Last month, Chipotle (NYSE:CMG) surprised investors as their second quarter earnings for fiscal 2014 beat expectations, after announcing plans to raise prices for the first time in three years in April. Revenues for the chain jumped 28.6% to $1.05 billion as net income surged 25.5% to $110.3 million. What shocked the market most, though, was that same-restaurant sales were up 17.3% for the quarter due to increased traffic and the nationwide implementation of higher menu prices.
In contrast to Chipotle, McDonald's (NYSE:MCD) disappointed again on earnings. Revenues were up 1% to $7.18 billion, but net income fell 1% to $1.39 billion. Same-restaurant sales were flat for the chain globally, while sliding another 1.5% in the U.S.
Source: Photos taken by the author.
Did Chipotle Customers Really Say "Yes" to Higher Prices?
If we look at the company's recent earnings, Chipotle customers delivered a big "yes" to higher prices. However, if we dig deeper, that might not be completely true. During the conference call, the company stated that there was some noticeable trading down from steak to chicken among customers during the quarter. This is mainly because steak prices increased by 9% on average nationwide, while chicken prices went up just 5%.
Chipotle also received help from competitors that are dropping the ball within the quick serve restaurant space. McDonald's was one of a few fast food chains that were involved in the China meat supplier controversy at the end of July.
What makes matters worse for McDonald's in particular is that after first telling the public they were dropping Shanghai Husi Food Co. -- the meat company involved in the incident -- as a supplier, they then announced they were staying with them. This conflicts with the stance McDonald's CEO Don Thompson took during the conference call about becoming a "more trusted and respected brand."
Additionally, the economy has had a helping hand in Chipotle's accelerating success. In a down economy, where people are avoiding full-service restaurants due to them raising prices, people are trading down by upgrading their fast food and quick serve restaurant choices to places like Chipotle. Full-service restaurants typically keep only four cents of every dollar spent by a customer. That's due to overhead costs, higher rent costs, and larger payrolls. Because of this, Chipotle will always be able to undercut most full-service restaurants, despite food prices rising for all restaurant companies.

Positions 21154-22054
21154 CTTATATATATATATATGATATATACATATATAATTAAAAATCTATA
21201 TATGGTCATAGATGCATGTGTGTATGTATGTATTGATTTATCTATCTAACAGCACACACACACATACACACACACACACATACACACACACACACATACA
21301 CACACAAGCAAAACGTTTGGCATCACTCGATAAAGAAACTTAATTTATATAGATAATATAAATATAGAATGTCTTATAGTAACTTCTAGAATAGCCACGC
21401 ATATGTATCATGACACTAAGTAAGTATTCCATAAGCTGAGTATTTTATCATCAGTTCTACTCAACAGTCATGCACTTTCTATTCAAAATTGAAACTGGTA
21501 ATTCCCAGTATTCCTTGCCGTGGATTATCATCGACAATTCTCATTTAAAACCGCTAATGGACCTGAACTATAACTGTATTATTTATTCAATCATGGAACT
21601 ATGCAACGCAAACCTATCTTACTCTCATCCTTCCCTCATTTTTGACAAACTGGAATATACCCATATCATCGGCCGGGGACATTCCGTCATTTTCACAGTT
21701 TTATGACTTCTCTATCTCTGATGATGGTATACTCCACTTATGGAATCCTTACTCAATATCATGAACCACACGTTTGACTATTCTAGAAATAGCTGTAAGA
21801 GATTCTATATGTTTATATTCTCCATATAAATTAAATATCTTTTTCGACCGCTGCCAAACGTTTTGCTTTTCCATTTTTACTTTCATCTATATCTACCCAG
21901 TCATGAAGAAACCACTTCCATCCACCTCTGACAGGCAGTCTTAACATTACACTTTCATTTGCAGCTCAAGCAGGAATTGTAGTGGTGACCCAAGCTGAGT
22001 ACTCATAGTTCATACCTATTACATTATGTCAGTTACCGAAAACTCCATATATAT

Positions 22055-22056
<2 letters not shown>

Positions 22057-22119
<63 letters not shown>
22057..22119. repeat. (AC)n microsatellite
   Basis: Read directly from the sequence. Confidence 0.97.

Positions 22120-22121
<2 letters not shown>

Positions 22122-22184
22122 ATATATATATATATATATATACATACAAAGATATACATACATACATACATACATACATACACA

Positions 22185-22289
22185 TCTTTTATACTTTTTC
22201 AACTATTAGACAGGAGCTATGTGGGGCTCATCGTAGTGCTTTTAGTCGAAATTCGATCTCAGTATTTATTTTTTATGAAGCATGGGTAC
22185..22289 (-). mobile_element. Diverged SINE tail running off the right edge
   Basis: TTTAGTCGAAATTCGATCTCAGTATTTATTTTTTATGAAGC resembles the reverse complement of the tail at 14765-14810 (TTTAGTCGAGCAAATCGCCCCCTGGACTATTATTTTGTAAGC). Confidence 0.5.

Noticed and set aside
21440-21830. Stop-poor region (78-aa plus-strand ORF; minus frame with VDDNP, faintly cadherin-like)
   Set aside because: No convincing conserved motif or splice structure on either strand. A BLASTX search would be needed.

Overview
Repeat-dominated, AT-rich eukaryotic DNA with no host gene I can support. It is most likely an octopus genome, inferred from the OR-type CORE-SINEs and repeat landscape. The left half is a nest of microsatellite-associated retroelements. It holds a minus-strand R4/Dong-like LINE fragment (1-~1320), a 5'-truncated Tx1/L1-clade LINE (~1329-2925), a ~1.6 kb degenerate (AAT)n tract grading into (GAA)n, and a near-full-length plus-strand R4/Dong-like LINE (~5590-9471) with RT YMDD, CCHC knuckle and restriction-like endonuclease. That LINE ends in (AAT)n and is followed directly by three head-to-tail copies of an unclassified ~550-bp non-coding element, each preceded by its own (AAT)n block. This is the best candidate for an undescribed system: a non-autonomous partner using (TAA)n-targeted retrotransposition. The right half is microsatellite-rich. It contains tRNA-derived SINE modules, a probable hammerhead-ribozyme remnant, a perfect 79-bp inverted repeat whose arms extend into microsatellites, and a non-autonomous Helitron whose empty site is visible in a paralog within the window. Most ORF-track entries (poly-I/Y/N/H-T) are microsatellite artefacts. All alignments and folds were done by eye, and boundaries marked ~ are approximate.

Potential Threats in Chipotle's Future
The next big question to consider for Chipotle is what happens if or when they need to raise prices even higher. A recent report by SpenDifference states that 93% of restaurant chains plan to raise prices during the second half of this year. Even though Chipotle has already initiated price increases earlier this year, there is nothing stopping them from raising them further if commodity prices continue to go up.
The other two main threats in Chipotle's future are Jack in the Box's (NASDAQ:JACK) Qdoba and the recently gone public El Pollo Loco (NASDAQ:LOCO). Qdoba has been catching up to Chipotle among customers, beating them out in a May 2014 poll and later coming in right behind Chipotle in a Consumer Reports survey. El Pollo Loco may be the bigger threat when it comes to menu prices, though. The average check at the chain is about $5.83.
Both Qdoba and El Pollo Loco are growing quickly, too. Last quarter, Qdoba saw same-restaurant sales climb 7.0%, while El Pollo Loco has had positive same-restaurant sales growth in 11 straight quarters. Chipotle has 1,681 total restaurants, while Qdoba and El Pollo Loco have over 600 and over 400, respectively.
Chipotle is currently trading near all-time highs at more than $680 a share. Its P/E ratio of nearly 60 indicates that the market is optimistic on their future growth, despite Chipotle having to raise menu prices earlier this year. However, right now there isn't much competition in the way to prevent Chipotle from going even higher -- even with a more expensive menu.
Qdoba and El Pollo Loco are still in the early stages of growth and could become more serious threats to Chipotle as they each expand their footprint across the U.S. When it comes to deciding which company to invest in, it should be noted that despite Qdoba's recent success, they are still a relatively small part of Jack in the Box restaurant-count wise. If McDonald's can fix their issues, they may be able to have an impact on Jack in the Box locations and could negatively impact Jack in the Box stock down the road.
El Pollo Loco, on the other hand, has jumped nearly 60% since its end-of-July IPO. It may be best to wait until they deliver their first earnings as a public company before getting in now.
Disclosure: The author has no positions in any stocks mentioned, and no plans to initiate any positions within the next 72 hours. The author wrote this article themselves, and it expresses their own opinions. The author is not receiving compensation for it (other than from Seeking Alpha). The author has no business relationship with any company whose stock is mentioned in this article.